• Does it have the potential for online impact?
  • Can it be sustained, scaled, or adapted elsewhere after the grant ends?
(B) Community engagement
  • Does it have a specific target community and plan to engage it often?
  • Does it have community support?
(C) Ability to execute
  • Can the scope be accomplished in the proposed timeframe?
  • Is the budget realistic/efficient ?
  • Do the participants have the necessary skills/experience?
(D) Measures of success
  • Are there both quantitative and qualitative measures of success?
  • Are they realistic?
  • Can they be measured?
Additional comments from the Committee:
  • Fits with strategic priority of achieving knowledge equity but is not directly actionable; instead, it will contribute to our understanding of how bias plays out on English Wikipedia.
  • The project scope is ill defined. So, it is difficult to determine if the project fits with Wikimedia's strategic priorities. Therefore, the project, in my opinion, is unlikely to have a potential for online impact.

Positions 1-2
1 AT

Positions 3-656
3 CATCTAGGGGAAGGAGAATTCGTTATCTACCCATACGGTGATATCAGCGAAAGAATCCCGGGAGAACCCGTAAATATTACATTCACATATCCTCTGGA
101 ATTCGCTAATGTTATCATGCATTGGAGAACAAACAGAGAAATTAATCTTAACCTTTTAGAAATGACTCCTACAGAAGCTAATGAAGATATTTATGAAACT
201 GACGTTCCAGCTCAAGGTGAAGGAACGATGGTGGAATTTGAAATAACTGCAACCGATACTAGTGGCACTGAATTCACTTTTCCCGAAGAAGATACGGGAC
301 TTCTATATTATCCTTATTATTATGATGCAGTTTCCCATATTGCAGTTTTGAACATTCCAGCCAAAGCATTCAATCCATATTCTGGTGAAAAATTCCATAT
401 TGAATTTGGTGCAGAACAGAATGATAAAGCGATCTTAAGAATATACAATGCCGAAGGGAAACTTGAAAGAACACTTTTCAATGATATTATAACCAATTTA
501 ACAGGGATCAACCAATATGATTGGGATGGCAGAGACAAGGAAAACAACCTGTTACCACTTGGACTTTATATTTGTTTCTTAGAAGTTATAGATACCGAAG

• I don't know how exactly this results will change the movement, talking from experience the community often reads such findings and resumes their old ways.
  • The project fits with Wikimedia's priority of building and sustaining diversity. Implicit bias may usually do more harm that explicit bias, but harder to recognize. Since qualitative research needs expertise, it can only be sustained or adapted if funding is available.
  • This project fits the Wikimedia's strategic priorities of being a truly universal source of knowledge.
  • This project aligns with Wikimedia's strategic priorities. The idea of the project is potentially impactful, but the project should be improved so that it has specific outcomes beyond a report being published, such as changes to policies or an awareness campaign targeting a large number of editors. Basically we need to avoid the result like 'report published, nothing happens'. Narrowing scope to English Wikipedia makes the project more feasible but harder to scale.
  • I am not sure what the impact of this project would be. On the one hand, I think there is ever growing awareness of the impact of bias on English Wikipedia, but this is mostly based on identified content gaps, anecdotes, and surveys of editors - not a robust study documenting the issues. On the other hand, I do not think what is being proposed here is robust enough, and ultimately any study providing policy recommendations will not result in change because that’s not how the Wikimedia community governs itself. Measures of success are not provided though I think it would be possible to identify some despite the exploratory nature of the research.